Harnad S. No-fault peer review charges: the price of selectivity need not be access denied or delayed. D-Lib Magazine 2010;16(7/8)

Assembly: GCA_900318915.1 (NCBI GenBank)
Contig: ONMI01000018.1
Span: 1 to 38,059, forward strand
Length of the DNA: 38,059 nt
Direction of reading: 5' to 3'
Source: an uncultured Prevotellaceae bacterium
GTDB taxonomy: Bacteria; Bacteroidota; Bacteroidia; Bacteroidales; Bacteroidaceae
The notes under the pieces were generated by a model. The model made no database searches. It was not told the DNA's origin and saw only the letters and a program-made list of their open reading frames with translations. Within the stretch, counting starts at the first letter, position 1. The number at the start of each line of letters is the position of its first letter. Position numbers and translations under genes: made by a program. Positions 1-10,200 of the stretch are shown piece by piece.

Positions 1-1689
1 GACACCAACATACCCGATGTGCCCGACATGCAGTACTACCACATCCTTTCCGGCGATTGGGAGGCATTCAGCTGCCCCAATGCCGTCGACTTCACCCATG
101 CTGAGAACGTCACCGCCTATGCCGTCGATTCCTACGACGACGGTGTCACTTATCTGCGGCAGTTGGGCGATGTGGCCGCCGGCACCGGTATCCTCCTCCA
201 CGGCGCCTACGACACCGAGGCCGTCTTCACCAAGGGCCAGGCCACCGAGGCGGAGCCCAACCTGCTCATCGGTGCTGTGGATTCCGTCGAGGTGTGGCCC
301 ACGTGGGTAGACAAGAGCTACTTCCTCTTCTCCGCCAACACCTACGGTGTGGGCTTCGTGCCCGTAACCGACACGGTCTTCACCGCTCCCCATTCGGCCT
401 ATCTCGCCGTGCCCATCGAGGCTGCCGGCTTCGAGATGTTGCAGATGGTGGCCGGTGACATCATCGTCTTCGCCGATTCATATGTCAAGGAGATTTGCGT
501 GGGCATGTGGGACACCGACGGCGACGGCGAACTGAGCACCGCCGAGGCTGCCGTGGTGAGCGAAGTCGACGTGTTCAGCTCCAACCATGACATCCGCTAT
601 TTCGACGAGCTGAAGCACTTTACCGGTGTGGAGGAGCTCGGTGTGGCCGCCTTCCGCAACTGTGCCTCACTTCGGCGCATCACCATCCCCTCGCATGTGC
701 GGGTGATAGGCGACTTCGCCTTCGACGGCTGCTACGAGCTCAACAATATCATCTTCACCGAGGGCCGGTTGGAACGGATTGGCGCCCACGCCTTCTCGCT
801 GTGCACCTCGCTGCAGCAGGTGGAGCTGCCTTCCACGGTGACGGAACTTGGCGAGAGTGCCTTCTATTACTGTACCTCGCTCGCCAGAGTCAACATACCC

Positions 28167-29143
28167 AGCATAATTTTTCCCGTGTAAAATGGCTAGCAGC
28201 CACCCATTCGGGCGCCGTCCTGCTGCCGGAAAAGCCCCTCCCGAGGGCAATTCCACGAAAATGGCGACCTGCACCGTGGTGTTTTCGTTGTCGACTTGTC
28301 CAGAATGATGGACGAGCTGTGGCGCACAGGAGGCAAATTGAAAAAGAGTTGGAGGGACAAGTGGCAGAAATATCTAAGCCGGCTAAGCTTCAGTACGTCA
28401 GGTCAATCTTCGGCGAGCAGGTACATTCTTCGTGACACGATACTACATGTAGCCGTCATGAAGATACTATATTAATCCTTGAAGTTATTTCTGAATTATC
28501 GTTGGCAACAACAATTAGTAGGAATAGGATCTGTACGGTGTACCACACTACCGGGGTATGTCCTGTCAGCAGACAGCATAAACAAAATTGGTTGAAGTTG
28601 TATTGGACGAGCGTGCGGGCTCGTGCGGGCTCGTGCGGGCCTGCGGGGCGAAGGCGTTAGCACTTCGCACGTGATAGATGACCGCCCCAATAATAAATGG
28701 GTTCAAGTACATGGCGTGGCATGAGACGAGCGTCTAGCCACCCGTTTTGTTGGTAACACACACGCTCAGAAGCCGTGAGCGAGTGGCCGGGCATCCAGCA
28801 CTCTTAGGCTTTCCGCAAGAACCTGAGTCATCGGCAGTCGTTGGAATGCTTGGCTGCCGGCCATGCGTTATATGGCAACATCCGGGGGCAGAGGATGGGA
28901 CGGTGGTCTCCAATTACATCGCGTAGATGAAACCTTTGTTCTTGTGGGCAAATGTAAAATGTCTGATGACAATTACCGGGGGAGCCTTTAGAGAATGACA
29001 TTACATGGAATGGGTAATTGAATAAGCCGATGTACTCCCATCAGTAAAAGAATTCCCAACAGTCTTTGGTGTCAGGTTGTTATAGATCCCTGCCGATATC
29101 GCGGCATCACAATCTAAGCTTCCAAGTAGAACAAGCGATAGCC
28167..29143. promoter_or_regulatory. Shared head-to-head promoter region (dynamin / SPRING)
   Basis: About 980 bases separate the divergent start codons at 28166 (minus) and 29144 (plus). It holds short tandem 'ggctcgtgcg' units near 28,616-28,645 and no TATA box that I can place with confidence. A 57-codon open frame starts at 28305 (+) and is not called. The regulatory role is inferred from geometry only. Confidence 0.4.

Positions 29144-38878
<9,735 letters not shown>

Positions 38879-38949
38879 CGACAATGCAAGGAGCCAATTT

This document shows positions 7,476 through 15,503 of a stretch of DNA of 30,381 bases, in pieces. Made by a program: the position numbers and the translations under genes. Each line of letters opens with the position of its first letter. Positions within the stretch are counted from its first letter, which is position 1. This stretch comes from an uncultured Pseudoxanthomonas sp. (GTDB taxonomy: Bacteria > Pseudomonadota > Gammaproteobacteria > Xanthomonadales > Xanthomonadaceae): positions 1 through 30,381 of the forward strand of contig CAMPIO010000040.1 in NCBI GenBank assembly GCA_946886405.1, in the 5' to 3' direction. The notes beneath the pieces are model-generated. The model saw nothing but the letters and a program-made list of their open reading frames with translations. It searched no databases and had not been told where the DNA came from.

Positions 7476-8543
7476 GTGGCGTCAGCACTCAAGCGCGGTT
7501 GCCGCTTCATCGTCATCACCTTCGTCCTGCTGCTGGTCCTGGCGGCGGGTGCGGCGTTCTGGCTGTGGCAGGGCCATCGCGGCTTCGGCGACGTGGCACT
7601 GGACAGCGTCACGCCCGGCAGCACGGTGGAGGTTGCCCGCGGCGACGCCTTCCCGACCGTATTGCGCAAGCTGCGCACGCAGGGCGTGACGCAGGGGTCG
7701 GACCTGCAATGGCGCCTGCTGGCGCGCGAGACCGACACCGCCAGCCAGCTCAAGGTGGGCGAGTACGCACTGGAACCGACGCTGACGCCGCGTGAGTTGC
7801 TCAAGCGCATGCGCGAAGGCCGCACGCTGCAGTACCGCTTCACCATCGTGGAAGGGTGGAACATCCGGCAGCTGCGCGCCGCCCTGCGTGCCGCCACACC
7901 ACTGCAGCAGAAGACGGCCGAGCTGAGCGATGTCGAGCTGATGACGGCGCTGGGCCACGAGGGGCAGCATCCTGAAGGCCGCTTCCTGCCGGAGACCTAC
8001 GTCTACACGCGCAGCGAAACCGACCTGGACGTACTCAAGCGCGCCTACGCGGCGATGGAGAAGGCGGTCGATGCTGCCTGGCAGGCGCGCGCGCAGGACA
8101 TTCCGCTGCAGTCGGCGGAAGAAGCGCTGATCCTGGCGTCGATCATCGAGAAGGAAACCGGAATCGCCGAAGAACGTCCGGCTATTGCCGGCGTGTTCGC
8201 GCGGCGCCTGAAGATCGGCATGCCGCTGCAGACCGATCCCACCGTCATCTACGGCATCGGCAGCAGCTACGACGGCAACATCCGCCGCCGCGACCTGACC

Funds to pay the costs of open access (OA) publishing are short and about 80% of journals are subscription-based. Paying to publish might inflate acceptance rates and lower quality standards. A solution could be that institutions, universities and funders mandate Green OA self-archiving of final peer-reviewed drafts by their authors. A "no-fault basis" peer review charge is also suggested: the author's institution or funder should pay for each round of referreing, regardless of outcome (acceptance, revision, or rejection). If the journal fee were not a publication fee but a referreing fee, the costs per accepted article would be much lower and it would discourage unrealistic submissions that take up the time of journals' referees.